16 September 2006

AfC and Software-Free Days

It seems that AfC’s fiancee wants today to be a software-free day.

Historically, it turns out that she has a point — well, half a point, anyway.

Several religions have a rest day every week, and a common one is (kind of) Saturdays, known as Shabbat or Sabaoth. Most practice along these lines runs the day from sunset on Friday to sunset on Saturday, although some run it from 6PM (18:00) & a few want to run it on Sundays instead.

The basis for this is typically either celebration of a dramatic rescue of the creed, or memorial of the day of rest at the end of the creation week. These Saturday traditions seem to have a far stronger basis than the Sunday ones. For example, the word for “Saturday” in many languages means or sounds like a rest day (Italian gives us Sabato, for excample, & Portugese gives us Sábado).

However, I did say “half a point” & the missing half is that the day of shutdown typically includes no work (ie, no computers) & no trading (ie, no shopping).

If AfC wants a break & fiancee wants to shop, the closest I can think of to a reasonable compromise-that-works within these rules is to find shops open after sunset on Saturday (or before sunset on Friday) & to run AfC’s computer-break across the finish-line — kinda — so that his computer-break lasts across some shopping-time.

The break-time seems to be effective because the studies I ran across while exploring this are universal in claiming longer, healthier lives for the practitioners. Some groups also have a health emphasis, but it turns out that many of the benefits apply largely to those not officially practicing the directly healthy aspects (typically vegetarianism & longer nights) but nevertheless taking a break.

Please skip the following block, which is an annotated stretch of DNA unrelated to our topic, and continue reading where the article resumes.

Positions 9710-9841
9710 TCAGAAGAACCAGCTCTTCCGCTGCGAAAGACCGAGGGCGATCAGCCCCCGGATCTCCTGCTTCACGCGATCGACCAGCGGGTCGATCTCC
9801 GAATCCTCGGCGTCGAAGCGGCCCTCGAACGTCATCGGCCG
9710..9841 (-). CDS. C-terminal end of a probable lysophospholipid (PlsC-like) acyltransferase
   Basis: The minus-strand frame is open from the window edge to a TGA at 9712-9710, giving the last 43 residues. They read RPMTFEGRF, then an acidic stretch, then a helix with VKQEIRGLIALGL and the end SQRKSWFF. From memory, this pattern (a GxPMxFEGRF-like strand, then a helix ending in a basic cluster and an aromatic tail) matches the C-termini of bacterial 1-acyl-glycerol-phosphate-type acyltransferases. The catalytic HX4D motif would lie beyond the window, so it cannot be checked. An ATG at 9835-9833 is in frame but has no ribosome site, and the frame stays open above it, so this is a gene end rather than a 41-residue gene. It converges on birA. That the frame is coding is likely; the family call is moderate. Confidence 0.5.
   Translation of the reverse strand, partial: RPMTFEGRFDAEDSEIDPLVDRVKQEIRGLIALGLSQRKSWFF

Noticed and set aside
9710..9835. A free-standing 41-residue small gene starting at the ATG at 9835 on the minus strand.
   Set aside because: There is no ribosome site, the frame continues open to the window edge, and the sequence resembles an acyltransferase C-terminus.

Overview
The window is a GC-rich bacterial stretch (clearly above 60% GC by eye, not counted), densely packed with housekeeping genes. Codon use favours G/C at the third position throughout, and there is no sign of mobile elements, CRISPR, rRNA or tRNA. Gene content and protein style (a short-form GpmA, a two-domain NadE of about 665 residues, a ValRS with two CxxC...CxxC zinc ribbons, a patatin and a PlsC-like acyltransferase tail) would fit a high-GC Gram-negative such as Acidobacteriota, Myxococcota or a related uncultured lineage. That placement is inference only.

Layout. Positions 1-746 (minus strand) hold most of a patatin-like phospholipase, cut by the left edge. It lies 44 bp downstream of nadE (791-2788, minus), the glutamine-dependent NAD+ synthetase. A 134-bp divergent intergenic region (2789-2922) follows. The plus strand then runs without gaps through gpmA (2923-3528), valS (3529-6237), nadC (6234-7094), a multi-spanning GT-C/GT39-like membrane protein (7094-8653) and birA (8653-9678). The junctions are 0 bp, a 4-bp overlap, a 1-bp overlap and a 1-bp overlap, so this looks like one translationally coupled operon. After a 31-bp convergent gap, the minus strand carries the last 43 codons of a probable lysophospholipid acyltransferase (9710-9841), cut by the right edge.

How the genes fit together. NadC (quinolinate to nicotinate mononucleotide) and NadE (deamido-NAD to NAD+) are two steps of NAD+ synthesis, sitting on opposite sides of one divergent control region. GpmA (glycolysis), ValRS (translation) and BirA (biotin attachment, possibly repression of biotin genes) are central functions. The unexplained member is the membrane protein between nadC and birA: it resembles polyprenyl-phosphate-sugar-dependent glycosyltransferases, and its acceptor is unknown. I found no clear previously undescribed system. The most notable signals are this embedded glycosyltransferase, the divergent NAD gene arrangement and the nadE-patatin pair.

It seems that one day a week works out to be a functional break time, without taking up so much time as to become detrimental.

Based on that alone, I guess that having a day off to go shopping would be helpful, although I’m not clear on shopping itself being so restful (OTOH, I’m neither fiancee nor femme).

If you do try it, Andrew, please post & let us know how it works out. (-:


Leon Brooks said...

Don’t know if this helps, but many of the groups assessed preached controlled (or no) smoking & at least moderate exercise.

There are also implications of “group support” which is kind of expected within a community of almost any kind.

There are also mentions of “feeling full” much earlier due to more fibrous food amongst the veggos.

Major said...

Well, it sort of hiders really if your intent is to demonstrate that having a sabath leads to "longer, healthier lives for the practitioners".

While it would be reasonably easy to prove that having a sabath and refraining from smoking was good for your health it actually says nothing about the value of the sabath.

A group with refrains from smoking and does X (for almost any value of X) will be healthier than the general population.

To demonstrate the value of the sabath you would either have to (a) find a group which practices a sabath but is like the rest of the population on other health-affecting lifestyle factors or (b) find a group which which does not practice a sabath but is like the sabath practicers on other health-affecting lifestyle factors.

I doubt such groups could be isolated (if the exist at all) and so any study claiming to find scientific evidence for the value of a sabath is bound to be deeply flawed.

Speaking of bugus methodology, did you see that Harvard Medical school re-did the value of prayer for surgical patients experiments (with a bit more attention to methodology than previous studies). They found that prayer did not affect a patient's outcome unless they knew they were being prayed for, in which case they had slightly worse outcomes.

Major said...

PS: שבת [shabbātt] means rest, צבאות [Sabaoth] means "hosts" or "armies" and is often associated with the name of god.

Leon Brooks said...

Hi, Major!

Apparently, the necessary groups are widely available as subsets of the other groups measured.

For example, some groups of sabbath observers are smokers, some are healthy eaters, and so on. At least, so say many of the medical comparisons I saw, and this appears to be a normal factor.

Having a regular break seems to be one of a number of factors which each contribute towards "longer, healthier lives".

Major said...

I stand corrected (but surprised).

Do you have a citation?

Leon Brooks said...

Citation? Blast, now I'll have to find it all again.